It’s been almost three months since we became aware of an issue with Bundy’s elbow. The first reported red flag, “mild tightness,” was followed by an MRI that showed no structural damage, a few weeks of rest, a visit to Dr. James Andrews—who prescribed more rest and a platelet-rich plasma (PRP) injection—and several more weeks out of action. Bundy recently resumed a throwing program, but he suffered a setback that sent him back to Dr. Andrews and, ultimately, the operating room.
We here at Baseball Prospectus take democracy very seriously. We're proud of our longstanding tradition of using witchcraft... erm, math to talk about all sorts of issues in baseball. And now it's election season again. In a few short weeks, the annual Midsummer Classic will take place in New York City, and your votes will determine the starters. And because this must be said before every election, "This is the most important election of our lifetimes." I can't wait for the first debate between Dustin Pedroia and Robinson Cano before the next Yankees-Red Sox series.
The Orioles and Tigers announcers give a clinic in how to determine intent and stick up for the good guys in 15 seconds.
After the Tigers hit back-to-back-to-back home runs in the fourth inning this afternoon Jason Hammel hit Matt Tuiasosopo with a high breaking ball on the first pitch of the subsequent at-bat and Hammel was ejected.
Taking a closer look at the young Oriole starter's mechanics.
Kevin Gausman was the first pitcher chosen in the 2012 amateur draft, selected fourth overall out of LSU by the Baltimore Orioles. The right-hander soared through the minor leagues, earning a 2013 assignment to Double-A following just 15 innings in the low minors and then needing fewer than 50 innings at Bowie before the Orioles deemed him ready for the Show. Gausman’s quick promotion, following that of Jose Fernandez, is another example of the philosophy that powers TINSTAAPP.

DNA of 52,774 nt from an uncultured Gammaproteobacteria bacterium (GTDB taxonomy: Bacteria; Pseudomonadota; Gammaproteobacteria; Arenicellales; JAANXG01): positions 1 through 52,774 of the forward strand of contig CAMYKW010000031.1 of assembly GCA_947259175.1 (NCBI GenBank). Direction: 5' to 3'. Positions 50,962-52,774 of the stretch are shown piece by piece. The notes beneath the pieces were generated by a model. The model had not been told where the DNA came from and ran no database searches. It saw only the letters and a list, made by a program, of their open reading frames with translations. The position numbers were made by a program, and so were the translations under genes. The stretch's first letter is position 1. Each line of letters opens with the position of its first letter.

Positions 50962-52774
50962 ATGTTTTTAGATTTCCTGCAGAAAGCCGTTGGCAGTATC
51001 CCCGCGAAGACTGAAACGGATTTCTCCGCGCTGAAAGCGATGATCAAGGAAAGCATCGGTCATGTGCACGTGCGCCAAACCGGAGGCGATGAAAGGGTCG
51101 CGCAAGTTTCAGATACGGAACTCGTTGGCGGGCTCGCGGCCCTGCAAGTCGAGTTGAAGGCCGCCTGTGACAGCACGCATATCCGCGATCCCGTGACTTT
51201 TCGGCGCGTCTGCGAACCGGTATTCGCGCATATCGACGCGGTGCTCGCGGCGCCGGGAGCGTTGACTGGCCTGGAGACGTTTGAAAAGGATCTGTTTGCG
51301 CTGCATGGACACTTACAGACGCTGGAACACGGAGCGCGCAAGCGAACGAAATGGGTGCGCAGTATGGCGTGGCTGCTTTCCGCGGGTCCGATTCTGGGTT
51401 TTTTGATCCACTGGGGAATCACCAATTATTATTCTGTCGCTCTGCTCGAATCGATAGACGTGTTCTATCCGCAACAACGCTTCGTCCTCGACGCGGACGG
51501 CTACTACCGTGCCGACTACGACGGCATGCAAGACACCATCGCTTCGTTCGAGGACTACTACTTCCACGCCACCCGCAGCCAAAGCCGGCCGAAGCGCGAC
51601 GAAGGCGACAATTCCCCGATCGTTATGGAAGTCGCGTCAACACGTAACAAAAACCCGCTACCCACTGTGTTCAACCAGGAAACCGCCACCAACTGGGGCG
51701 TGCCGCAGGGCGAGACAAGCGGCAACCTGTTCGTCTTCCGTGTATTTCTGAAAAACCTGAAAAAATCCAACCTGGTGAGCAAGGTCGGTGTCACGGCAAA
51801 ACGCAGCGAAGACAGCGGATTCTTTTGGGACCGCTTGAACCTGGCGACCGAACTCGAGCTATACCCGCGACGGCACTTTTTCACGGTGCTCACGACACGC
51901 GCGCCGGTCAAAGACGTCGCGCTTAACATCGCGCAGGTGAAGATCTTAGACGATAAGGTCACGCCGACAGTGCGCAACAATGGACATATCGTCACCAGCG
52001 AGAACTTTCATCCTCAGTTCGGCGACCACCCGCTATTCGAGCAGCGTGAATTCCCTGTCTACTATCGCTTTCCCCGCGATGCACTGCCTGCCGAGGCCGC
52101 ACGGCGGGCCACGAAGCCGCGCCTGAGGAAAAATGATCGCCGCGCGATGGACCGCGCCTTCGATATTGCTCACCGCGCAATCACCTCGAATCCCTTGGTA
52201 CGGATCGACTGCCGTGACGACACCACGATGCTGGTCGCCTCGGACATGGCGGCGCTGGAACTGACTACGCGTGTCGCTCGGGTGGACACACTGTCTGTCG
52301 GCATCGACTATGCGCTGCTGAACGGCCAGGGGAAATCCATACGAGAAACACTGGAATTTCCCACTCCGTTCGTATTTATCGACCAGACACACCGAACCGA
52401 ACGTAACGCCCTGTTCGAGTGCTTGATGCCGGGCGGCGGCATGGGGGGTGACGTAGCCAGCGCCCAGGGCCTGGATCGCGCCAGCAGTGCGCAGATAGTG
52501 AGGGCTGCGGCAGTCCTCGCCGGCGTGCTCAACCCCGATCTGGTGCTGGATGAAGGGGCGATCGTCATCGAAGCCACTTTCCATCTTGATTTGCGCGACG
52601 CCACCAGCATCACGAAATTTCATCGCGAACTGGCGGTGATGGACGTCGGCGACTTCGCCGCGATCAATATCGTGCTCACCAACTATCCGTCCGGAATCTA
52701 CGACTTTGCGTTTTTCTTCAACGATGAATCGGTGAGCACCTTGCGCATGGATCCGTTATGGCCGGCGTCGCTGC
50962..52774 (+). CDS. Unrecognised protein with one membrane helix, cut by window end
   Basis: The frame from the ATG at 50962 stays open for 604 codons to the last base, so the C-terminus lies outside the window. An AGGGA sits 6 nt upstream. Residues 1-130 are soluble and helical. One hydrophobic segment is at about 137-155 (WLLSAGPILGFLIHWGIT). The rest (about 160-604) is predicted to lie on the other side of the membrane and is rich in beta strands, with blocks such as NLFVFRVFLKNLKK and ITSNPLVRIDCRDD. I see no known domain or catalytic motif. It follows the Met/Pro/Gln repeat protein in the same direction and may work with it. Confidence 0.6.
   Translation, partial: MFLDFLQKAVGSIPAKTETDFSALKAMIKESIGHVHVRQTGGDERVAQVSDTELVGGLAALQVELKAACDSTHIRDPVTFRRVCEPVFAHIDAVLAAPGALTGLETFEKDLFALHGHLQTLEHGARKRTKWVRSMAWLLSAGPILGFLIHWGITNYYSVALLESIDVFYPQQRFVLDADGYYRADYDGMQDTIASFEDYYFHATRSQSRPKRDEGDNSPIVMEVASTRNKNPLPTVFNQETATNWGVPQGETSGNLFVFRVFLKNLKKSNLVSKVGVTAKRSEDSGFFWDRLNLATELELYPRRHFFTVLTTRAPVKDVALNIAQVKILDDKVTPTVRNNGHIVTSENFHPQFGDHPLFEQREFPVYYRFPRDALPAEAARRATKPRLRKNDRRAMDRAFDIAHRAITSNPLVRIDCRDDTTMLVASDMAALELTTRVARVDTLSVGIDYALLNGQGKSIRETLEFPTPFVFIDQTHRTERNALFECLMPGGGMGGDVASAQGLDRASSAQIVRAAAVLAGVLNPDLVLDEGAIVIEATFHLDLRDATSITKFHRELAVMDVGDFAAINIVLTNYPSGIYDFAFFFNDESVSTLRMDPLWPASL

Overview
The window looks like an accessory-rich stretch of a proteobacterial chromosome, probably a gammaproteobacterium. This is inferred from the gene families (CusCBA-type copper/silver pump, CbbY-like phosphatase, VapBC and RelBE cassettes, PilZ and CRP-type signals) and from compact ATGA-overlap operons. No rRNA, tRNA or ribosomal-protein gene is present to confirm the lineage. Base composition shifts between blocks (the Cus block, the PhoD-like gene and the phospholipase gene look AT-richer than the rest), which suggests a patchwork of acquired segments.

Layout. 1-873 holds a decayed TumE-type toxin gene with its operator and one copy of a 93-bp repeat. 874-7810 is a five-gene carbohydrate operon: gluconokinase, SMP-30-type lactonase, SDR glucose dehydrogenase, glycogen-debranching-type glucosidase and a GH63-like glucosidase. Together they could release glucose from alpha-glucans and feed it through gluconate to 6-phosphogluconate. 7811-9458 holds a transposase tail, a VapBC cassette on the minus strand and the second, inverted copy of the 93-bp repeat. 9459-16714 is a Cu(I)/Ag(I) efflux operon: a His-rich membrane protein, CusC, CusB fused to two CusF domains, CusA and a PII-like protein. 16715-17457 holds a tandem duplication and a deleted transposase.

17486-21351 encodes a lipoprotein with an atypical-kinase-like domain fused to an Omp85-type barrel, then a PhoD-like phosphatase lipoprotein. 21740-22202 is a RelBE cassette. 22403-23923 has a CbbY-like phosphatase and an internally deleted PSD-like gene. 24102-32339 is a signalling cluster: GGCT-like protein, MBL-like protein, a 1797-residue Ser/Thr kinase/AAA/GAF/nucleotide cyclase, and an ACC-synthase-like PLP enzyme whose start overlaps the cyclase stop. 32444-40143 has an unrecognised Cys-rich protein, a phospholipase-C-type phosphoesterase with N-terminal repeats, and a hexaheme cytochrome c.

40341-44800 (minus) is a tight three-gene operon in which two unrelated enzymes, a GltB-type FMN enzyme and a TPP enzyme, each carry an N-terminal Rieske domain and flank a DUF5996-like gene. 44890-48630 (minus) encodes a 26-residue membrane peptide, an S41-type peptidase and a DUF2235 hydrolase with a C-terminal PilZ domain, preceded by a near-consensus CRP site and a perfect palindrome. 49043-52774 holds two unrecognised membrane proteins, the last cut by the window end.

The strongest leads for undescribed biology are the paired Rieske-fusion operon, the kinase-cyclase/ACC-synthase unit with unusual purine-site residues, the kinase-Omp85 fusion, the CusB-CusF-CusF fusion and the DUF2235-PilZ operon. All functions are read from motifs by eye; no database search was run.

The Orioles summon one of baseball's top pitching prospects to plug a hole in their rotation.
The Situation: The Orioles have dropped six of their last seven and now find themselves four games back in the AL East. Injury and underperformance in the starting rotation have already forced the Birds’ hand, with Freddy Garcia logging four underwhelming starts over the past three weeks. Rather than turning to T.J. McFarland or Jake Arrieta for Thursday’s start north of the border, Dan Duquette and Buck Showalter will turn the ball over to the no. 2 prospect in the Orioles’ system (and no. 13 prospect in baseball), Kevin Gausman, in an attempt to inject the rotation with some life, not to mention some electric stuff.
Background: Gausman was a sixth-round selection by the Dodgers out of Grandview High School (Aurora, CO), but he turned down first-round money in favor of two years at LSU, where he immediately made an impact, finishing eighth in the SEC in strikeouts, ninth in hits allowed, and fifth in batting average against. After a strong summer as part of USA Baseball’s Collegiate National Team, Gausman dominated the SEC as a sophomore, leading the conference in strikeouts and finishing third nationally while serving as the Tigers’ Friday night starter and earning All-American honors from multiple publications. He was the first pitcher selected in the 2012 draft, going fourth overall to the Baltimore Orioles, and he signed a $4.32 million dollar deal, $120,000 over slot allotment.